## OpenGL-style matrix transformations for Direct3D

17th May, 2002

I've spent some time now playing around with OpenGL programming (mainly thanks to the superb tutorials from NeHe), and in general am fairly pleased with the results. However, for various reasons, I recently decided I would like to improve my skills with Direct Graphics (Direct3D for DirectX versions 8 and later).

The first thing that struck me as I started getting this to work was how convoluted the matrix manipulation appeared to be. Whereas in OpenGL I could simply say:

glTranslatef(1, 0, 0);

...in DirectX, I suddenly found that I had to generate a matrix for translation and multiply it by any existing matrix I had already generated.

Of course it didn't take long for me to realise that this is just what OpenGL is doing the whole time, but I still found the OpenGL syntax much easier to read. So I have created a set of functions mirroring a number of the OpenGL matrix transformation commands for DirectX. I have a feeling I may look back on this in a few months time and realise that I don't like this much, but in case it turns out to be useful to anyone else I thought I would make it available here.

The functions I have included within my code are as follows:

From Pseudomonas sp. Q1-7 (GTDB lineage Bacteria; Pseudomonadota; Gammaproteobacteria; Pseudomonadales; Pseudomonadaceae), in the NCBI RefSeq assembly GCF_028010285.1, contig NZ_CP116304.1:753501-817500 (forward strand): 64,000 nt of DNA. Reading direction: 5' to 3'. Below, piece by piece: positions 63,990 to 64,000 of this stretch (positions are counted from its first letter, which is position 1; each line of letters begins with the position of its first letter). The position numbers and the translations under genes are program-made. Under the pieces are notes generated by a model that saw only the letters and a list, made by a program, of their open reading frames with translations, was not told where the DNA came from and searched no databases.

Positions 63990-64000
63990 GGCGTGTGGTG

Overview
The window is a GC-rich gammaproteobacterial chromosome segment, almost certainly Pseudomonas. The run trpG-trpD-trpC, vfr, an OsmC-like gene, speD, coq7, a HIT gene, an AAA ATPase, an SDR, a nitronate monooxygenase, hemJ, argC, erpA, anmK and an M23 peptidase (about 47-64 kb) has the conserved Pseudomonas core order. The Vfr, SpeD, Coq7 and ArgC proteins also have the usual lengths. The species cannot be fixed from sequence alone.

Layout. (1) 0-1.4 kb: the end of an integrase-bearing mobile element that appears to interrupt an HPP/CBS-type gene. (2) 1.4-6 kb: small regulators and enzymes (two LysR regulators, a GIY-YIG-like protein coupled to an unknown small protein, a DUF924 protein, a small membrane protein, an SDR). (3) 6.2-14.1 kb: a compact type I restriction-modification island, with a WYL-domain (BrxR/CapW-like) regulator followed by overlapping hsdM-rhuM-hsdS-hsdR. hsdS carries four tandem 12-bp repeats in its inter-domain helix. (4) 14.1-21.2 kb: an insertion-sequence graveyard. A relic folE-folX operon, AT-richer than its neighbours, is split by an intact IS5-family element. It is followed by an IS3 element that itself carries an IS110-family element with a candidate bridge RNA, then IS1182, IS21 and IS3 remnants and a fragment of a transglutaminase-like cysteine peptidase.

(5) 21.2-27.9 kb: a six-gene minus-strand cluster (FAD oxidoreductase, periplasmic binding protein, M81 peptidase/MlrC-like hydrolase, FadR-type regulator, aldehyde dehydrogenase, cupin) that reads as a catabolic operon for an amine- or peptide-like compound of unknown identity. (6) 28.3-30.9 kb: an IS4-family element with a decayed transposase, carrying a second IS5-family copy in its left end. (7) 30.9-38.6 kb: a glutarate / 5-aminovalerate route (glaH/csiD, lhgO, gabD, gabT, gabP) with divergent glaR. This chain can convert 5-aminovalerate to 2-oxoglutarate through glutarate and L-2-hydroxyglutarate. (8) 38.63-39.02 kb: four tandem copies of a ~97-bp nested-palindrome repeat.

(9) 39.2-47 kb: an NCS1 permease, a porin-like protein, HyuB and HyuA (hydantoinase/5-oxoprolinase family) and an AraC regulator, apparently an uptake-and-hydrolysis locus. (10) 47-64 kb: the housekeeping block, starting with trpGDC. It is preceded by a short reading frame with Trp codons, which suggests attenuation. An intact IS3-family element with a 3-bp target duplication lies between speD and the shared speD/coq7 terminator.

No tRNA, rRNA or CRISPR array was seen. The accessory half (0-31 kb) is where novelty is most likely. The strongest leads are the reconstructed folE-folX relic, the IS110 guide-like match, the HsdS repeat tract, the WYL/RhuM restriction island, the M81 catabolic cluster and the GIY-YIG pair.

DX function | Equivalent OpenGL function | Description |
---|---|---|

dxLoadIdentity | glLoadIdentity | Loads the current matrix with the identity matrix |

dxRotatef | glRotatef | Rotates the current matrix around a specified axis by a number of degrees |

dxScalef | glScalef | Scales the current matrix along each axis |

dxTranslatef | glTranslatef | Translates the current matrix along each axis |

dxPushMatrix | glPushMatrix | Pushes the current matrix on to the stack. It can be later retrieved with dxPopMatrix |

dxPopMatrix | glPopMatrix | Pops the matrix stack, replacing the current matrix with the one below it |

dxApplyMatrix | - | Sets the DirectX transformation matrix to be the current constructed matrix |

I have chosen this set of functions as they are the only matrix functions that I find myself using. If anyone else finds functions that they use in OpenGL regularly that might be useful additions to this code, then please do send them over to me.

The code for these functions (as a .cpp and a .h file) is included in the following .zip file.

DXGL.zip

DXGL.cpp and DXGL.h are placed into the public domain and may be modified and redistributed freely.

If you have any comments or suggestions regarding this article, please don't hesitate to contact me.

This article is copyright © Adam Dawes, 2002.